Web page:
Five of the 40 personalities picked in Fortune’s ’40 Under 40′ 2015 list of the most influential young people in business, are of Indian origin. Although none of them is part of the bustling Indian startup ecosystem or business arena, two of them have made their mark in the American market as entrepreneurs.
These include two females—Dhivya Suryadevara (GM Asset Management) and Reshma Saujani (Girls Who Code)—besides Anand Swaminathan (Accenture Digital), Apoorva Mehta (Instacart) and Vasant Narasimhan (Novartis Pharmaceuticals).
For the first time, the list comprises all new names.
Last year, four Indian-origin executives were selected for the ‘40 Under 40’ list which included Economics professor at Harvard, Raj Chetty; Micromax co-founder and CEO Rahul Sharma; Snapdeal co-founder and CEO Kunal Bahl and Twitter’s general counsel and the only woman on the company’s executive team Vijaya Gadde.
The full list can be find here.
Here is a quick peek at the desis who are part of the latest list:
Suryadevara, who is the highest ranked among the Indian origin pack at number 4, is vice-president of finance and treasurer, GM besides being CEO of GM Asset Management. The Harvard grad was CIO of General Motors (GM) Asset Management since 2013 and became its CEO in early 2014 where she manages $80 billion in assets across the automaker’s retirement plans. The 36-year-old, who hails from Chennai, joined the automaker, once the world’s largest, in 2004 from UBS.
Narasimhan, who took over as global head of development at Swiss pharmaceuticals major Novartis last year, is ranked at number 7. He runs drug development programmes—overseeing 9,600 employees, 143 projects, 500 ongoing clinical trials and a multi-billion-dollar budget. A McKinsey alumnus, Narasimhan joined Novartis eight years ago and before taking over his latest role was the global head of the biosimilars business of Sandoz, the generic pharma division of Novartis.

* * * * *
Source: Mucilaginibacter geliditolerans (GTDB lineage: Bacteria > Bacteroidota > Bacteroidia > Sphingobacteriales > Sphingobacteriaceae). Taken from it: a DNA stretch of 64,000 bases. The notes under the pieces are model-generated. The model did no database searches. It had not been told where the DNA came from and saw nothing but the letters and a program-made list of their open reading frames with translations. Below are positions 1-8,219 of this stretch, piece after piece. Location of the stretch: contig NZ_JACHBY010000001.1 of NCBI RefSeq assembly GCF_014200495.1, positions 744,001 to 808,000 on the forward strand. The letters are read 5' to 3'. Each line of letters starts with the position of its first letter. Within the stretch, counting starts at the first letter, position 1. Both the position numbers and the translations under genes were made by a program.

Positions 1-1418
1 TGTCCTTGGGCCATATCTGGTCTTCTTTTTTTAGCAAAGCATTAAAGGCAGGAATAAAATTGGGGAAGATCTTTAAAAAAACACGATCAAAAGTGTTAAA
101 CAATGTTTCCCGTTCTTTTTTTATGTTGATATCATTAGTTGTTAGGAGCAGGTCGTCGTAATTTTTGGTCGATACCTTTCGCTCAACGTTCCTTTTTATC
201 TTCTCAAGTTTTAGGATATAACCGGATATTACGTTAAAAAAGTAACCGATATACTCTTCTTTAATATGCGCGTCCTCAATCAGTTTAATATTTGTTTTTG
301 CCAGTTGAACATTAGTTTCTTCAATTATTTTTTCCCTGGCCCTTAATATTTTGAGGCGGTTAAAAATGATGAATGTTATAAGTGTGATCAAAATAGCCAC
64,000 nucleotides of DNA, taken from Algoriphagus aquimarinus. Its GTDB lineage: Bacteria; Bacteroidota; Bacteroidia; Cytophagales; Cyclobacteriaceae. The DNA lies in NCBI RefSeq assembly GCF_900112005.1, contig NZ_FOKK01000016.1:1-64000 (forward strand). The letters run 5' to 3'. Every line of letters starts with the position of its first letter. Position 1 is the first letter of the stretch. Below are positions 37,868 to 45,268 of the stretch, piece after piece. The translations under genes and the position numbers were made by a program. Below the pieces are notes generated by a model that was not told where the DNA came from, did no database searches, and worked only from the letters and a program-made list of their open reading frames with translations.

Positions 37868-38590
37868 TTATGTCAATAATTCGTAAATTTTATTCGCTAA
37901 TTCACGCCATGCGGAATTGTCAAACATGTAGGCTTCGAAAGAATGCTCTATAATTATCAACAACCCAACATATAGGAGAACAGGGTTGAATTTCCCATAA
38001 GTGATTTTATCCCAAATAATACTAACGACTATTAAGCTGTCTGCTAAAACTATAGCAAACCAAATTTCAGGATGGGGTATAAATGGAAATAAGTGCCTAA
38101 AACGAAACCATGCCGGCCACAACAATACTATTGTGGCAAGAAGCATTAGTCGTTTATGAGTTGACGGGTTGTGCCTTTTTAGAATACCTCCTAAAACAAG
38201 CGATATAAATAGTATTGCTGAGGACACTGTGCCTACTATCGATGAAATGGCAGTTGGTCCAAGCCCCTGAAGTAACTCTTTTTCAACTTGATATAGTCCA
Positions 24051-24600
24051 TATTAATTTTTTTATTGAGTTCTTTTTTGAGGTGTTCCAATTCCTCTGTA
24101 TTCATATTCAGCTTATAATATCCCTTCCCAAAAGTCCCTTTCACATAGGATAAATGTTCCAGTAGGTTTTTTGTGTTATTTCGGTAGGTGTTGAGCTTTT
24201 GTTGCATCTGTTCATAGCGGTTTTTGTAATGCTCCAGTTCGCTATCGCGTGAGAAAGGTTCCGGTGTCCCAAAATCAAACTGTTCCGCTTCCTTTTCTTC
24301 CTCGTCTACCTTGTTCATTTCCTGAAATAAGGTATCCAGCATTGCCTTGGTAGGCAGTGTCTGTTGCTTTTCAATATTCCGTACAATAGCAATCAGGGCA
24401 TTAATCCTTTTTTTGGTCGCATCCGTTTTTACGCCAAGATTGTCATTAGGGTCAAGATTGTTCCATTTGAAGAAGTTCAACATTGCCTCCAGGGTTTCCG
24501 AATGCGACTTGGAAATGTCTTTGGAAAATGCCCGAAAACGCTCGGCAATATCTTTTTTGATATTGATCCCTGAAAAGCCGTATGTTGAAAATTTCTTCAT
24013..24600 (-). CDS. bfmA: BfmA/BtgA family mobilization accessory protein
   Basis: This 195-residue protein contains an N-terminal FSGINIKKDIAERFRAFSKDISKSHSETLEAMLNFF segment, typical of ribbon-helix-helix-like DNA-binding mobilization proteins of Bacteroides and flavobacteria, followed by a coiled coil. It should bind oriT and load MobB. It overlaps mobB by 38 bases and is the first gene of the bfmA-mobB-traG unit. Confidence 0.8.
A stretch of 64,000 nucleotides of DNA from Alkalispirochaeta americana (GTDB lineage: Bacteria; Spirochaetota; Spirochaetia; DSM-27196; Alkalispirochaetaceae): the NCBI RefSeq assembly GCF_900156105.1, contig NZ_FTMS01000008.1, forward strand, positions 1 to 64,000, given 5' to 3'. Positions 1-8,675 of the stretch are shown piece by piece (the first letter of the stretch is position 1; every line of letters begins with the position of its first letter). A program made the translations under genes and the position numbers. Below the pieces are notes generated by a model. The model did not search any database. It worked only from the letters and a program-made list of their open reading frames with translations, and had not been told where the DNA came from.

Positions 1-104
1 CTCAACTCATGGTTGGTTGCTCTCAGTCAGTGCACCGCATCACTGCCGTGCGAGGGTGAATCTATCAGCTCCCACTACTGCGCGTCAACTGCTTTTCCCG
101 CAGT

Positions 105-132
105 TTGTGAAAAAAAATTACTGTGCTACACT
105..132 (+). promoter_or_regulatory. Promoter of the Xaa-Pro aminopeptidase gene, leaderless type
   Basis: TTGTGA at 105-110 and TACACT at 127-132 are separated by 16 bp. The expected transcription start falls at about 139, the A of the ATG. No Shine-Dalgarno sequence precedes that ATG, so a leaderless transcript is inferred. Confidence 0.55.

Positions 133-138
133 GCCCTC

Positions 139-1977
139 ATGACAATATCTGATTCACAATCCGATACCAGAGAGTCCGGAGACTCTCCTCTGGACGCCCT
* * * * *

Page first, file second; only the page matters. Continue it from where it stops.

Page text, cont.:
Swaminathan is managing director of Accenture Digital, a global strategy, digital, operations and technology unit of the consulting major. Swaminathan, ranked at number 18 in the list, leads strategy, multi-year and client portfolio planning, M&A and new business creation. His unit has over 30,000 people working across interactive, mobility and analytics across industries. India-born Swaminathan, who has spent over 19 years with Accenture, has advised more than 45 startups and has made half-a-dozen acquisitions in the last one year. He holds an MBA from Case Western Reserve University – Weatherhead School of Management. The Tamilian is also an active angel investor and has backed tech ventures like Stripe, ZenPayroll, Securifi, Virool, GoCardless, MailGun, LendUp, Eligible, EdCast, Standard Treasury, LeTote, SoundFocus, Ambition, NextCaller, TrueValut, Kimono Labs, Algolia, Kash, Walksource, Greentoe, Shout, LivBlends, GetFinal, Wheely’s Cafe, Cymmetria, bitmovin and Cyberfend.
Mehta founded Instacart in 2012 when he was just 26 years old after quitting Amazon. Instacart is an asset-light online marketplace for groceries and arguably the progenitor of a bunch of new generation Indian grocery e-tailers that essentially connect local grocers to consumers. This business model sidesteps the capital heavy business that sunk the original giant of the business Webvan in the dot-com bust. Mehta, who is ranked at 23 in the list and has previously featured in Forbes’ 30 under 30 list too, is an electrical engineer from University of Waterloo. His venture may appear to be in the sweet spot of low cash burn but it surely carries a heavy valuation of over $2 billion.
Reshma is founder of Girls Who Code, a company which helps females gain the skills to pursue careers in technology and engineering. The 39-year-old law grad from Yale, who made a failed bid for the US Congress five years ago, now has the backing of several bog corporates including News Corp, the owner of this news website. It claims to have helped place 10,000 high school-age girls in 34 US states in 57 immersion programmes where they learn how to code, develop apps and receive mentoring from women in engineering at companies like Facebook, Goldman Sachs and AT&T, among others.
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